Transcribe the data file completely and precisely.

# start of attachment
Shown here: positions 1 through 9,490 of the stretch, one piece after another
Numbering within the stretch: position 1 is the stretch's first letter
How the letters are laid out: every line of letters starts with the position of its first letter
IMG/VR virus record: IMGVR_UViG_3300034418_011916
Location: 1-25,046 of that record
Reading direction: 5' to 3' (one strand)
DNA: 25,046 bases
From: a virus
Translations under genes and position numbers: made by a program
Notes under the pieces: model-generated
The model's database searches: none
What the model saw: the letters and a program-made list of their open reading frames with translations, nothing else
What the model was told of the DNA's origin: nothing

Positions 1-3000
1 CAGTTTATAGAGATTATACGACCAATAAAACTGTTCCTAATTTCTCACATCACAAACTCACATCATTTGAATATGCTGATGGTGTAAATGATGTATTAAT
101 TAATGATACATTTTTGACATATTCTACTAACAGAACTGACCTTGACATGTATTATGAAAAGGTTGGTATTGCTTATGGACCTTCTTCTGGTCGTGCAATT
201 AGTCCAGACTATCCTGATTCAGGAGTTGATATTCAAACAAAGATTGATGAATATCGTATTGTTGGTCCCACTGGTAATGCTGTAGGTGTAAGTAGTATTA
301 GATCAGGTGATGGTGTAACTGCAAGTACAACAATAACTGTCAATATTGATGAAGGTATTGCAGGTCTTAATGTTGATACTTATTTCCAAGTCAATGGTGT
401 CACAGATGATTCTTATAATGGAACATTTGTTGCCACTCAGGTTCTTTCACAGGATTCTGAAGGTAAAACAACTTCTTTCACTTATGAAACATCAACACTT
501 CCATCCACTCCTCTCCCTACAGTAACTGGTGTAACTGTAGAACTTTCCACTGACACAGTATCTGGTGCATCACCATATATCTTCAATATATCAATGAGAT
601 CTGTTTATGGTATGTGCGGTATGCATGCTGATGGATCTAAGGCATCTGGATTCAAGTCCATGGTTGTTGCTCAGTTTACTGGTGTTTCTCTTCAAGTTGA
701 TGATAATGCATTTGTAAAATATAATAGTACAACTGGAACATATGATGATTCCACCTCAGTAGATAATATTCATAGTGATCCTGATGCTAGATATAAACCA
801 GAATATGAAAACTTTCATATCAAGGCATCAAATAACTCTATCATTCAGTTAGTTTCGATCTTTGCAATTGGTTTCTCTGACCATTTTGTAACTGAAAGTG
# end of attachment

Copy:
Shown here: positions 1 through 9,490 of the stretch, one piece after another
Numbering within the stretch: position 1 is the stretch's first letter
How the letters are laid out: every line of letters starts with the position of its first letter
IMG/VR virus record: IMGVR_UViG_3300034418_011916
Location: 1-25,046 of that record
Reading direction: 5' to 3' (one strand)
DNA: 25,046 bases
From: a virus
Translations under genes and position numbers: made by a program
Notes under the pieces: model-generated
The model's database searches: none
What the model saw: the letters and a program-made list of their open reading frames with translations, nothing else
What the model was told of the DNA's origin: nothing

Positions 1-3000
1 CAGTTTATAGAGATTATACGACCAATAAAACTGTTCCTAATTTCTCACATCACAAACTCACATCATTTGAATATGCTGATGGTGTAAATGATGTATTAAT
101 TAATGATACATTTTTGACATATTCTACTAACAGAACTGACCTTGACATGTATTATGAAAAGGTTGGTATTGCTTATGGACCTTCTTCTGGTCGTGCAATT
201 AGTCCAGACTATCCTGATTCAGGAGTTGATATTCAAACAAAGATTGATGAATATCGTATTGTTGGTCCCACTGGTAATGCTGTAGGTGTAAGTAGTATTA
301 GATCAGGTGATGGTGTAACTGCAAGTACAACAATAACTGTCAATATTGATGAAGGTATTGCAGGTCTTAATGTTGATACTTATTTCCAAGTCAATGGTGT
401 CACAGATGATTCTTATAATGGAACATTTGTTGCCACTCAGGTTCTTTCACAGGATTCTGAAGGTAAAACAACTTCTTTCACTTATGAAACATCAACACTT
501 CCATCCACTCCTCTCCCTACAGTAACTGGTGTAACTGTAGAACTTTCCACTGACACAGTATCTGGTGCATCACCATATATCTTCAATATATCAATGAGAT
601 CTGTTTATGGTATGTGCGGTATGCATGCTGATGGATCTAAGGCATCTGGATTCAAGTCCATGGTTGTTGCTCAGTTTACTGGTGTTTCTCTTCAAGTTGA
701 TGATAATGCATTTGTAAAATATAATAGTACAACTGGAACATATGATGATTCCACCTCAGTAGATAATATTCATAGTGATCCTGATGCTAGATATAAACCA
801 GAATATGAAAACTTTCATATCAAGGCATCAAATAACTCTATCATTCAGTTAGTTTCGATCTTTGCAATTGGTTTCTCTGACCATTTTGTAACTGAAAGTG